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What type of COVID-19 test should I get and when should I get it? What’s the difference between a molecular/PCR, antigen, and antibody test?
If you want to find out if you are currently infected with COVID-19, get a diagnostic test.
Testing is widely available and open to everyone in New Jersey. Visit covid19.nj.gov/testing to find a testing location near you.
It's especially important to get tested if:
- You have COVID-19 symptoms, regardless of your vaccination status or if you recently recovered from COVID-19 in the last 90 days. Test immediately.
- You have been in close contact with someone who tested positive for COVID-19. Wait at least 5 full days after your exposure and test on day 6.
- You are in high-risk settings where screening testing is implemented.
- You plan to be in contact with someone at high risk for severe illness from COVID-19, especially if you are in an area with a CDC COVID-19 Community Level in Medium or High.
- You have plans for travel. It is recommended to get tested with a viral test no more than 3 days before travel.
Which test should I get?
If you have not had COVID-19 or have not had a positive test within the past 90 days, a NAAT or antigen test can be used. If an antigen test is used and the result is negative, multiple tests may be needed.
If you tested positive for COVID-19 in the last 30 days and you do not have symptoms, testing is not recommended to detect a new infection.
If you tested positive for COVID-19 in the last 30 days and you have symptoms, use an antigen test. If negative, multiple tests may be necessary.
If you tested positive for COVID-19 in the last 31-90 days, use an antigen test. Multiple tests may be necessary if the result is negative.
After a positive test result, one may continue to test positive for a while after. One may continue to test positive on antigen tests for weeks after an initial positive. One may continue to test positive on a NAAT test for up to 90 days. It is always best to talk with your health care provider about which test is best for you. Please refer to CDC COVID-19 Testing guidance for additional information.
Visit COVID19.nj.gov/testing to get a COVID-19 diagnostic test.
What's the difference between the various test types?
Viral tests, which are diagnostic tests used to look for current infection, detect the presence of SARS-CoV-2, the virus that causes COVID-19, in specimens. There are two main types of viral tests: nucleic acid amplification (NAAT) tests and antigen tests.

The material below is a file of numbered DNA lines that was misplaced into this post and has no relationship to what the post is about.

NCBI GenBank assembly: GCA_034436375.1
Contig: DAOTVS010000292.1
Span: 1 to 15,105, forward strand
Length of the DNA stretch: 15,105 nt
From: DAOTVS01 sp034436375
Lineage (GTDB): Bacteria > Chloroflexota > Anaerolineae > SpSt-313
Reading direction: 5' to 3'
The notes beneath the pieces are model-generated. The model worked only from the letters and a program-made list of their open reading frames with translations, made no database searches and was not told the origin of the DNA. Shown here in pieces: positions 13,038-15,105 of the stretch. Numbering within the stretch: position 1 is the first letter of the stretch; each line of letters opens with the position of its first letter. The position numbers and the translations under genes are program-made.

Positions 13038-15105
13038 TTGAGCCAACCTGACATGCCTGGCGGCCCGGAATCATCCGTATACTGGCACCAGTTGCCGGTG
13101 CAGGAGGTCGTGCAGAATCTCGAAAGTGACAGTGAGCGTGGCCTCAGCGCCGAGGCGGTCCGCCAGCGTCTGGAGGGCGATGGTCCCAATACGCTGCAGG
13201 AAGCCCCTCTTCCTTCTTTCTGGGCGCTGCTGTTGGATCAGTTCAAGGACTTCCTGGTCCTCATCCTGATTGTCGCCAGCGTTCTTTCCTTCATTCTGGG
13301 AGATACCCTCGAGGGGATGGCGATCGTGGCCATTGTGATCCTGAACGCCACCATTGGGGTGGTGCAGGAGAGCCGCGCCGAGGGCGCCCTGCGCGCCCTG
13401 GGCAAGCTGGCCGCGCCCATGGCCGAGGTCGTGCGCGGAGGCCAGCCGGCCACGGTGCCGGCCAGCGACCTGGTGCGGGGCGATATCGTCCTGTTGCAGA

NAAT tests, such as PCRs, detect viral genetic material which may stay in one's body for up to 90 days after testing positive. They are typically performed in a laboratory and are considered the most reliable tests. A NAAT/PCR test should not be used if an individual tested positive within the last 90 days. Since NAAT/PCR tests are generally performed in specialized labs, it is a relatively slow process. Results on tests done as an outpatient are rarely ready in less than a day and may take much longer.
Antigen tests detect specific viral antigen in a specimen and they provide results relatively quickly, usually within 15-30 minutes. Antigen tests are less sensitive than NAAT tests and a single, negative antigen test result should not be used to rule out infection. A negative antigen test should be repeated at least 48 hours apart to best detect infection. A follow-up NAAT/PCR test may be needed to confirm results from an antigen test.
Self-Tests or Home-based Tests
A variety of home-based COVID-19 tests are widely available. While all involve self-collection of specimens, some test kits require a prescription and others are over-the-counter (OTC). Some collections/testing are observed by a telehealth provider, some involve self-collection but are sent to a laboratory for processing, and others use self-collection and self-testing without any involvement of a healthcare provider. Some home-based tests have been authorized by FDA for screening purposes, others for diagnostic testing. At-home antigen tests have not been authorized by the FDA for use in children under 2 years of age. Information on home-based testing is available here.
Self-tests, like all antigen tests, are less sensitive than PCR tests and self-tests are additionally subject to potential sample collection and testing errors. Currently, all at-home COVID-19 antigen tests are FDA-authorized for repeat, or serial use. This means people should use multiple tests over a certain time period, such as 2-3 days, especially when the people using the tests don't have COVID-19 symptoms.
An antibody test looks for the body's response to SARS-CoV-2, the virus that causes COVID-19. It is a blood test that is good at determining if youhadthe disease, but not good for determining if youhavethe disease. As such, antibody tests should not be used to diagnose the virus.
While there is evidence that antibodies may provide protection from infection, that has not yet been proven and therefore results of an antibody test should not be used to determine immunity.